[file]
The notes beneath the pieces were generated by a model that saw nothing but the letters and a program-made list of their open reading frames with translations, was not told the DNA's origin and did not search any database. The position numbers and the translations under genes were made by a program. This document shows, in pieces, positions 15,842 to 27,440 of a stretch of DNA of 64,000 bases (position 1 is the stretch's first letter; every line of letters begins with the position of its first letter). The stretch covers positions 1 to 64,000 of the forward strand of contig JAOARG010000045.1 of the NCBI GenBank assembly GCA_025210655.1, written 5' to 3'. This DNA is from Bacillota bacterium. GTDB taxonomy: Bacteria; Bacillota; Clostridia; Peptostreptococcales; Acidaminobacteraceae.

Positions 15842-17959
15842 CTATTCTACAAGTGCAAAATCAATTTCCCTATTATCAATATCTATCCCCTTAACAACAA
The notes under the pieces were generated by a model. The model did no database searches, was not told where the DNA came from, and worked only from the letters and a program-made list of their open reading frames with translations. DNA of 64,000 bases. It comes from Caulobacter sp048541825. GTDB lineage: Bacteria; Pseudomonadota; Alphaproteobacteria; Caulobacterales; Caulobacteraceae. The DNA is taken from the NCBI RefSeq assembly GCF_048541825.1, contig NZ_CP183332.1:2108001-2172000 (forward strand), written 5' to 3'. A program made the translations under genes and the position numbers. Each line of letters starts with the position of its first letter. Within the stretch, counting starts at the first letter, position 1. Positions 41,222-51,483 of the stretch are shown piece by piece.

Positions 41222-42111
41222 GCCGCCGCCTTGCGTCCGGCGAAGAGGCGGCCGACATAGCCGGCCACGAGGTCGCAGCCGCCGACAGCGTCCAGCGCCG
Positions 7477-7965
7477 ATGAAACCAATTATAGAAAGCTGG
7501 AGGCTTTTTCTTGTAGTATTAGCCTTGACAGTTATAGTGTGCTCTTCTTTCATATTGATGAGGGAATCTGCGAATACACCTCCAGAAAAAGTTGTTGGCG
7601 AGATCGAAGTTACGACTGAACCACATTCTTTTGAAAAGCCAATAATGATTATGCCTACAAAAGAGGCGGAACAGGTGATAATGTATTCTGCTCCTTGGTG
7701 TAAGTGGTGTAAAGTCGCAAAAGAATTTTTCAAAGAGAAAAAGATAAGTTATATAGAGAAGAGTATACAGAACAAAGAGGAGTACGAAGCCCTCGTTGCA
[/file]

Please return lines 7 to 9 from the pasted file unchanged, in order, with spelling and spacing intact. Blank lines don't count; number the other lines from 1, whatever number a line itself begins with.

Positions 7477-7965
7477 ATGAAACCAATTATAGAAAGCTGG
7501 AGGCTTTTTCTTGTAGTATTAGCCTTGACAGTTATAGTGTGCTCTTCTTTCATATTGATGAGGGAATCTGCGAATACACCTCCAGAAAAAGTTGTTGGCG